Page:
GI=General impairment, BI=Bodily injury, SBI= Serious bodily injury, D=Days, M=Months (except when under Grade column)

DUI-General impairment, 75 Pa.C.S. § 3802(a)(1), (2)

BAC (.08 -.099%)

First M 6 M Probation $300 None
Second M 5 D – 6 M $300-$2,500 12 M
Third M2 10 D – 2 YRS $500-$5k 12 M
Fourth + F3 10 D – 7 YRS $500-$5k 18 M

DUI-GI involving BI, SBI, death, property damage

DUI-BAC High tier (.10%-.159%)


DUI-Commercial/School vehicles

First M 48 HRS – 6 M $500-$5k 12 M
Second M 30 D – 6 M $750-$5k 12 M.
Third M1 90 D – 5 YRS $1,500-$10k 18 M
Fourth + F3 1 YR – 7YRS $1,500-$10k 18 M

DUI-GI + Refusal of blood or breath test

DUI-BAC Highest tier

DUI-Controlled substances

First M 72 HRS-6 M $1,000-$5k 12 M
Second M1 90 D – 5 YRS $1,500 18 M
Third+ F3 1 YR – 7YRS $2,500 18 M

DUI +Minor occupant in car
Under Section 3804(c.1) of the Vehicle Code, those convicted of violating any section of Section 3802 and “where a minor under 18 years of age was an occupant in the vehicle” commits a first-degree misdemeanor, or third-degree felony if the the individual has two or more prior offenses.

There’s separate penalties imposed under these circumstances “in addition to any penalty” noted in the charts above. For instance, for a first-time DUI offender traveling with a minor occupant, there’s an additional fine of “not less than $1,000” plus a requirement of completing 100 hours of community service. For a second-time DUI offender traveling with a minor, there’s an additional fine of “not less than $2,500” plus a period of imprisonment of one month to no more than six months. And for a third-time DUI offender traveling with a minor, the law sets forth a period of imprisonment of “not less than six months nor more than two years.”

While DUI cases tend to lend themselves to being some of the most triable criminal cases because of the frequent opportunities to challenge or undermine “the science” supporting DUI prosecutions, the reality is is that the vast majority of DUIs are resolved pre-trial through what is known as the Accelerated Rehabilitative Disposition (ARD) program.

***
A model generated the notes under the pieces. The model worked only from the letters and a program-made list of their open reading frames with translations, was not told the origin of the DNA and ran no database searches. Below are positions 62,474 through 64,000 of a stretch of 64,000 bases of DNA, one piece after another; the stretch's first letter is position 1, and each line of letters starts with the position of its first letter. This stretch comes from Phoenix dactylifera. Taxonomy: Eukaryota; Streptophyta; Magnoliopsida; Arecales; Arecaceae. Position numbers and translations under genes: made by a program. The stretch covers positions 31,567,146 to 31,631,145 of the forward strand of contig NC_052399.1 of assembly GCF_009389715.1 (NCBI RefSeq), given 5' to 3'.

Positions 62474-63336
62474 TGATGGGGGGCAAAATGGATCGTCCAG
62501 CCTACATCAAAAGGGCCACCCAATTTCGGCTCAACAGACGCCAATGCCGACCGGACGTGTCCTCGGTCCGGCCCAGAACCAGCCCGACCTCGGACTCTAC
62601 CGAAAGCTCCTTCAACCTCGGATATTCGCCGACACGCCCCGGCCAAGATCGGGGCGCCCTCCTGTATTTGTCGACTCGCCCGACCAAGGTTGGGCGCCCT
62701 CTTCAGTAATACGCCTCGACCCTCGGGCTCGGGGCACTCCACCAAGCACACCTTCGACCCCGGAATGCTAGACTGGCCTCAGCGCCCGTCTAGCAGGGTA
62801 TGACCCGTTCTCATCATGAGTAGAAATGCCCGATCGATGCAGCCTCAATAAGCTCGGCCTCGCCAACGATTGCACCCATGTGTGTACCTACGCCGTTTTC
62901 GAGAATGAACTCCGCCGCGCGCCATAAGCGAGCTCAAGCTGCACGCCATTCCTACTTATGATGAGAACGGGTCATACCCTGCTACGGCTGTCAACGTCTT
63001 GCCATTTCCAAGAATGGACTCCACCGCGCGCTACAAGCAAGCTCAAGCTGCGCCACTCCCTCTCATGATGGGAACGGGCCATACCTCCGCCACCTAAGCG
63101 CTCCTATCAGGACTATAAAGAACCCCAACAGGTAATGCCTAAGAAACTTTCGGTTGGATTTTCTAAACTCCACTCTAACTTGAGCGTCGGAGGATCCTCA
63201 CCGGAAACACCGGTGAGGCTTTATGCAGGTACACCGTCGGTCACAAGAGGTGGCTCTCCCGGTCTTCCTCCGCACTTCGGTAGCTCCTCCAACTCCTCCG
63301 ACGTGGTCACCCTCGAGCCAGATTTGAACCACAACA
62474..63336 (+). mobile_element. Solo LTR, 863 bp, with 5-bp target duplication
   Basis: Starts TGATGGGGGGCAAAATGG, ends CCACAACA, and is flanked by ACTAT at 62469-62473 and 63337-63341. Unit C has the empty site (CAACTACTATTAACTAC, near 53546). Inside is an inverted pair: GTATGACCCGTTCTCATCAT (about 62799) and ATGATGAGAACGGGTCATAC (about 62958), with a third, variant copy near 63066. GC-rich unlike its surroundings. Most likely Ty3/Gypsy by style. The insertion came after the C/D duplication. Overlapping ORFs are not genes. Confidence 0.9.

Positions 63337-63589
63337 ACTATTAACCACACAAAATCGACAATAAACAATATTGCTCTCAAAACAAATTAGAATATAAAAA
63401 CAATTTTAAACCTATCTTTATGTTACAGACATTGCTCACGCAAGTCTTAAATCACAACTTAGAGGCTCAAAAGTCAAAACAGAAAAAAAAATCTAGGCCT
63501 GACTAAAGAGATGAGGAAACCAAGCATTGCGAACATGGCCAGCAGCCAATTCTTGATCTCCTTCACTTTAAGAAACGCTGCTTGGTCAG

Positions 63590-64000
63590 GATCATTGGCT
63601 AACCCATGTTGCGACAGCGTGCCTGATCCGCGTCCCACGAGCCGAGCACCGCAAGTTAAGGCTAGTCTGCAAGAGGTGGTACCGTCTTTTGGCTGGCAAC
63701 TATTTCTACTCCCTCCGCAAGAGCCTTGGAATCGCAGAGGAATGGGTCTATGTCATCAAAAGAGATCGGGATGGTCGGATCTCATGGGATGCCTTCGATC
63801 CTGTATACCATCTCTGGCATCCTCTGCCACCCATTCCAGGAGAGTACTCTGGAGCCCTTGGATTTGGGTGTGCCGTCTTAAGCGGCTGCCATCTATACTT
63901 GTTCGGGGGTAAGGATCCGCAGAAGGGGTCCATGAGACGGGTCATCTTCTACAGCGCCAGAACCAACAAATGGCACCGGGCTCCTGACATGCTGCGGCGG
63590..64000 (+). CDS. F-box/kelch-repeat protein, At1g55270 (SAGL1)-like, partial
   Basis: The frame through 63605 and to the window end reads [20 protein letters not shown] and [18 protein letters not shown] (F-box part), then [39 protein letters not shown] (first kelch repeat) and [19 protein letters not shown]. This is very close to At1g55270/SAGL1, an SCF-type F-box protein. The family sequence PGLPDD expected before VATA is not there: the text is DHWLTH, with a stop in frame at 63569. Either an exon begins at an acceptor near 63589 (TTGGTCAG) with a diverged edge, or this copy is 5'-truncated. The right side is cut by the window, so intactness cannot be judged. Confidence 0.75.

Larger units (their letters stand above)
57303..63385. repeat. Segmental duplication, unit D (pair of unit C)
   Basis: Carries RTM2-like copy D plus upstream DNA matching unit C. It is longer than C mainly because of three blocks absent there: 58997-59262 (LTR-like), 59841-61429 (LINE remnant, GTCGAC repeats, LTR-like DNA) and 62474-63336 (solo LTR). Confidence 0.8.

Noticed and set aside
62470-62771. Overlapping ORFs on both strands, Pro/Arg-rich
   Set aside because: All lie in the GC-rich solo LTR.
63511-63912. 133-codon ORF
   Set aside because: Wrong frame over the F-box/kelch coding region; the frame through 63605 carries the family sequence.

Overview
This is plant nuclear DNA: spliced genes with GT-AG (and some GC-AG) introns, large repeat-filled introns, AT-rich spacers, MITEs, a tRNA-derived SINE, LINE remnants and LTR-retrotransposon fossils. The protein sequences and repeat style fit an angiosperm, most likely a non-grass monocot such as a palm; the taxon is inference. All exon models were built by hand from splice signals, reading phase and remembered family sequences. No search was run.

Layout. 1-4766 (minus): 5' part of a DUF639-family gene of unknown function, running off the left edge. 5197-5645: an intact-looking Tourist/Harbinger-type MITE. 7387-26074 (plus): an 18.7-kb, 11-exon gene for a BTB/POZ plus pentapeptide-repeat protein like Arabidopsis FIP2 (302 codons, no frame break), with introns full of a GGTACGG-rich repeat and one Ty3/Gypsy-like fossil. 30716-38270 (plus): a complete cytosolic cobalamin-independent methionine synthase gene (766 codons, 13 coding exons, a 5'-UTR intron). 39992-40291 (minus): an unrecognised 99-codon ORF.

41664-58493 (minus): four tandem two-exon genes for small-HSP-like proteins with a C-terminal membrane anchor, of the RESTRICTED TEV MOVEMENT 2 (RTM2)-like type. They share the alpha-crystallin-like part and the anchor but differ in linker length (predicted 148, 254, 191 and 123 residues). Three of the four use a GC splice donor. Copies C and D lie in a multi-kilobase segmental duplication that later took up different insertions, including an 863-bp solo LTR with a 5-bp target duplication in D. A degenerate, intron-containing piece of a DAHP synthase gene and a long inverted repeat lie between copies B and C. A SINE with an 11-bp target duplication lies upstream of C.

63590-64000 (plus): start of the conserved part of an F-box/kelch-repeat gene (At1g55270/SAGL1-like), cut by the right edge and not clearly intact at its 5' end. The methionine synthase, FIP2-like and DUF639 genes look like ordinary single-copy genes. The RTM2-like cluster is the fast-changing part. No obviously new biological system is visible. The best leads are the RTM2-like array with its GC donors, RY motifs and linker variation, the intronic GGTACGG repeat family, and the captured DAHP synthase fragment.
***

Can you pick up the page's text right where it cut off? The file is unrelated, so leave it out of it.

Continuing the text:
ARD is a “diversionary program” that’s meant for first-time, non-violent offenders. ARD is not a program guaranteed to everyone that fits this category, rather it’s a program that’s available to those persons the District Attorney offers it to in his or her sole discretion. ARD is an appealing program to many because, unlike a trial, it offers a predictable outcome for the dismissal and expungement of the person’s charges provided the they follow and complete the conditions of the ARD program. Accordingly, in light of this predictability, ARD is frequently too good of an offer to refuse. And the statistics bear that out.

For example, focusing on Allegheny County, for 2018 there were 4,018 new “Motor Vehicle DWI/DUI” cases filed, and that same year there were 2,441 case dispositions through “diversionary programs.” Caseload Statistics of the Unified Judicial System of Pennsylvania, 2018. While all of the “Motor Vehicle” cases may not have been DUIs, and all of the diversionary dispositions may not have been ARDs for DUIs, experience suggests that a great proportion of DUIs are resolved by way of ARD.

Apart from ARD being appealing and beneficial to many for reason of being able to preserve their general reputation in the community and avoid a criminal record, ARD is additionally appealing because of the lessened license-suspension periods that come with it. Section 3807 of the Vehicle Code, which spells out the ARD program, outlines the license-suspension periods for ARD participants:

(d) Mandatory suspension of operating privileges.–

As a condition of participation in an Accelerated Rehabilitative Disposition program, the court shall order the defendant’s license suspended as follows:

  1. There shall be no license suspension if the defendant’s blood alcohol concentration at the time of testing was less than 0.10%
  1. For 30 days if the defendant’s blood alcohol concentration at the time of testing was at least 0.10% but less than 0.16%.
  1. For 60 days if:
    1. the defendant’s blood alcohol concentration at the time of testing was 0.16% or higher;
    2. the defendant’s blood alcohol concentration is not known;
    3. an accident which resulted in bodily injury or in damage to a vehicle or other property occurred in connection with the events surrounding the current offense; or
    4. the defendant was charged pursuant to section 3802(d).
  1. For 90 days if the defendant was a minor at the time of the offense.